TICKETS NOW ON SALE
Tickets are available to purchase for the period 17 April – 12 July 2015 www.ww1exhibition.com.au or telephone Ticketek 132 849
Groups and schools bookings are available now through Ticketek on 1300 364 001 or email email@example.com
Official Corporate Hospitality Packages are available now through Ticketek on 02 9266 4466
TIMES: Open Daily from 10am-5pm
Adult from: $29.90, Junior from $17.00, Concession from $24.90, Family from $80.00
FOR FURTHER INFORMATION ON IMPERIAL WAR MUSEUMS OR THE GLOBAL TOUR, CONTACT:
Bryony Phillips, +44 (0)20 7416 5316 | firstname.lastname@example.org
IWM (Imperial War Museums) tells the story of people who have lived, fought and died in conflicts involving Britain and the Commonwealth since the First World War. The museum opened in 1917 while the First World War was still being fought to collect and record the stories of the millions, who lived, served and died in the war. IWM London is now home to the richest and most comprehensive WW1 collections in the world and is highly regarded as the global authority on war and conflict, from the First World War to the present day.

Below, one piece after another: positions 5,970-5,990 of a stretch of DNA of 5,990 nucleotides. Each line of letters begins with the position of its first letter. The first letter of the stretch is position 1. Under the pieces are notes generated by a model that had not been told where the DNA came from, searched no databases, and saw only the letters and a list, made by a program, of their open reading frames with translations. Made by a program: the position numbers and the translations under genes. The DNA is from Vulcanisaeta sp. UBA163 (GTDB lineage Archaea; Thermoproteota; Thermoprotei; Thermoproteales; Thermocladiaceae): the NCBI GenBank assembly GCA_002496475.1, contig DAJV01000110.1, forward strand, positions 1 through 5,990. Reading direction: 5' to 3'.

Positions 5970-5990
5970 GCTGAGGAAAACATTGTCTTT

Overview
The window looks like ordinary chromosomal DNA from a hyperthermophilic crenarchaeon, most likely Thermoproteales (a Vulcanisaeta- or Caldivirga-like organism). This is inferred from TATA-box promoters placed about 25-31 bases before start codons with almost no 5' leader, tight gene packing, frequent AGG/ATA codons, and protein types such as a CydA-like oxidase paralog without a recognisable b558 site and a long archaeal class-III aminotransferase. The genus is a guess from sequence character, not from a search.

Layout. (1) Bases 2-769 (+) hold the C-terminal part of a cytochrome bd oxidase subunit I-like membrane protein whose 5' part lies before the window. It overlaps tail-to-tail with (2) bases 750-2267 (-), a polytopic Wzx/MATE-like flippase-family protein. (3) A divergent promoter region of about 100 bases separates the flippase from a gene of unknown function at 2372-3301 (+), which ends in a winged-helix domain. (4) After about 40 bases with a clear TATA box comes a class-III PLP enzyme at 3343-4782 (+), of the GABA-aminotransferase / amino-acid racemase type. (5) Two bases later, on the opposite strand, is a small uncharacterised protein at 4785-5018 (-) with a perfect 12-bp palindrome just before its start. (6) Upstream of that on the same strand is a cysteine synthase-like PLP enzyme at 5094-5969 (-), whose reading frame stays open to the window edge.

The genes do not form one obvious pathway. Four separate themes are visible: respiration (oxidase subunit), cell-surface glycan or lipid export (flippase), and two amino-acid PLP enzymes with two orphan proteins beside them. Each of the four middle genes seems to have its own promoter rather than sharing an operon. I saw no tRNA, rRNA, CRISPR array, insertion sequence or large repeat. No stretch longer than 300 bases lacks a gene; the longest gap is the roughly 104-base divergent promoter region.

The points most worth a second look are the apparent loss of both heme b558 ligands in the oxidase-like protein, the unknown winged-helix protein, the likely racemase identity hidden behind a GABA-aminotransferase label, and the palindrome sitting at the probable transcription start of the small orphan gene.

Their unique Collections, made up of the everyday and the exceptional, reveal stories of people, places, ideas and events. Using these, IWM tell vivid personal stories and create powerful physical experiences across five museums that reflect the realities of war as both a destructive and creative force. IWM challenge people to look at conflict from different perspectives, enriching their understanding of the causes, course and consequences of war and its impact on people’s lives. In 2013, IWM’s five branches attracted over 2 million visitors each year. IWM London, their flagship branch, marks the Centenary of the First World War with new permanent First World War Galleries and a new Atrium with iconic large object displays. Other branches are IWM North, housed in an iconic award-winning building designed by Daniel Libeskind; IWM Duxford, a world-renowned aviation museum and Britain’s best preserved wartime airfield; Churchill War Rooms, housed in Churchill’s secret headquarters below Whitehall; and the Second World War cruiser HMS Belfast.